Friday, August 22, 2008

An Open Letter To Mark Jacobs

This is an open-letter to Mark Jacobs, Vice President of EA Mythic, working on the upcoming MMO Warhammer Online: Age of Reckoning, who's remarks about giving developers credits for the game has sparked debate and controversy.

Dear Mr. Jacobs,

EA Mythic is certainly not the first company to have controversy concerning their credits and you won't be the last. Credits are a tough thing. Development costs and scope have skyrocketed. People go on and off of the team and perform so many roles that it can be tough to track all of it. Credits are not easy.

However, it is still the responsibility of an organization to correctly credit people who worked on the development of the game. You are quoted as saying "I’ll worry more about the people who are with me right now, then those who decided that they didn’t like the company or they wanted to take a better job somewhere else." No one is asking you not to worry about the people that are with you right now. Your allegiance absolutely should be to your current team. You can, however, have allegiance to the current team and still credit those who worked hard to get the game to where it is today.

I'm sure not everyone who has left during development has left for the same reasons. Some were probably fired, others quit in anger, others may have decided MMO games weren't the right thing for them, others may have had personal issues. No matter why they left, at the end of the day they worked on the game and helped you get to where you are now. To not give these people credit seems petty and filled with spite. It is to say "It doesn't matter what you did for us then, you're not here now, so you're dead to us".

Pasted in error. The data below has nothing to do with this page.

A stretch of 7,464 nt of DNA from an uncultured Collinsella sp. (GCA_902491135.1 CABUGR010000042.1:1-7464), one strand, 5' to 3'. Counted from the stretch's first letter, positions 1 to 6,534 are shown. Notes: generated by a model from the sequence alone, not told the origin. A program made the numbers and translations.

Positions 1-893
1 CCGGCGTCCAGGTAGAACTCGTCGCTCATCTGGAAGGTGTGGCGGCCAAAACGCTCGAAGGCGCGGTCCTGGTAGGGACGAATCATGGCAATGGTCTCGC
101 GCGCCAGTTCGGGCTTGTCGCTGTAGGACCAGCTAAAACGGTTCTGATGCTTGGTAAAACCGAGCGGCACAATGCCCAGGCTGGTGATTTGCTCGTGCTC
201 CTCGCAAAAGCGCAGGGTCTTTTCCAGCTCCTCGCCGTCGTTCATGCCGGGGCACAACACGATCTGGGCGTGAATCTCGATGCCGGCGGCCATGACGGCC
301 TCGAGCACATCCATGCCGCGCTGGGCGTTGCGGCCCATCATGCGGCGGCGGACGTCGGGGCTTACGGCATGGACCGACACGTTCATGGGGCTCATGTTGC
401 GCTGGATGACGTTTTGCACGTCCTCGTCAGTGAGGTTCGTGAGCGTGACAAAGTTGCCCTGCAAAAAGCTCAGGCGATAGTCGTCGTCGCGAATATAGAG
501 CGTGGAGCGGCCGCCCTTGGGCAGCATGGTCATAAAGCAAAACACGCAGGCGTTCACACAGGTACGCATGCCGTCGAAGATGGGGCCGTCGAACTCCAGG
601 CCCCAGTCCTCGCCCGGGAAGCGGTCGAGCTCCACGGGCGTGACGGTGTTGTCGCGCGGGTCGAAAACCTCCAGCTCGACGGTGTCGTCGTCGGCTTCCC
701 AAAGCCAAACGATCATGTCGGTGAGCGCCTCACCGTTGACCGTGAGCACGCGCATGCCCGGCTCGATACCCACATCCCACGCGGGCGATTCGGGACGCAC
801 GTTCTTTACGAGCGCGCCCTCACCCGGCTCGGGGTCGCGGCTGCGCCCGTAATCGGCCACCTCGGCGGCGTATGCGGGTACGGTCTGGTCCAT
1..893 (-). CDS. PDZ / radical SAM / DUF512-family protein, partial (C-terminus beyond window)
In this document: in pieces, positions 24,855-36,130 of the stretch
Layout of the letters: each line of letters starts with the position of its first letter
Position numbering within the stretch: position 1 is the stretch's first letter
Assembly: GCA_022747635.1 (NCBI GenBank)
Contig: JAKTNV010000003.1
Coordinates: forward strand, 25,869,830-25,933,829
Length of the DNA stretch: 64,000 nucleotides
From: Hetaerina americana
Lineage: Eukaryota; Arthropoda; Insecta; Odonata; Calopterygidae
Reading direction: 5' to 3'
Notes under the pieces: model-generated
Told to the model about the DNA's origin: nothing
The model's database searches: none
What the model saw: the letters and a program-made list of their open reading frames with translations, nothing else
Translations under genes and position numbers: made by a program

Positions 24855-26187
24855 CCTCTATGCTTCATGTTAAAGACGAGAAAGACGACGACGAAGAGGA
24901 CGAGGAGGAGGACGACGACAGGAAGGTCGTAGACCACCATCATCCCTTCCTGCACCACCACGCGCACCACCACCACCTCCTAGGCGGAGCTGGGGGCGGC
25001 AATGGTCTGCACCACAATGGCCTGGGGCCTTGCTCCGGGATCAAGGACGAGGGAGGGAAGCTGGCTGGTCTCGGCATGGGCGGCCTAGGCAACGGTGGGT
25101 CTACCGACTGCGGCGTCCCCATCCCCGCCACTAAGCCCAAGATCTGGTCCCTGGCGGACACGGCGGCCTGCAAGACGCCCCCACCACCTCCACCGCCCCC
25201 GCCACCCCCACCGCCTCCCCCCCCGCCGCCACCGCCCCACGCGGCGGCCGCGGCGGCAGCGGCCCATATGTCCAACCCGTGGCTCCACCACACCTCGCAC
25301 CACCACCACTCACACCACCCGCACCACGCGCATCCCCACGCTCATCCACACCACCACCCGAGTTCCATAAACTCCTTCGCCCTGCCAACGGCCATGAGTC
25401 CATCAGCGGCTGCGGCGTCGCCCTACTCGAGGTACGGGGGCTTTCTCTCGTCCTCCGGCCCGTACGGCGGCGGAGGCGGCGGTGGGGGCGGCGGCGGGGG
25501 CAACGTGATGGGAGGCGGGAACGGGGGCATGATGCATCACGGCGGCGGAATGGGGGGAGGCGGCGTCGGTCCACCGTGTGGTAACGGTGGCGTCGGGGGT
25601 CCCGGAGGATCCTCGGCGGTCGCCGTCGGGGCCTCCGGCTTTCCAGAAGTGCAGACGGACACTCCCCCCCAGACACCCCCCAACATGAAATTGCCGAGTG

You state "If all the game companies agree on [a standard for credits] — on that day, I’ll be thrilled." You're right, all the companies have not agreed. However, the IGDA is trying to make a standard and many companies are starting to test out their credits standard. Why not be part of the solution and try that? What harm comes to you from giving credit to people who worked on the game that are no longer there? How does that possible damage the image of EA Mythic? 20-page credits in the manual is not the issue; it's an excuse. Credits aren't even printed in manuals half the time anymore.

"No one else does it" isn't a good reason either. Just because others are in the wrong, doesn't mean you should be too. "Credits are to reflect the role served, not the condition in which the role was served." according to the IGDA.

Give credit where it is due, and I can guarantee your organization will be held in a much higher regard with developers, including ones you will try to employ some day. In the end, it's a win for you, developers, and the industry as a whole. So why not do it?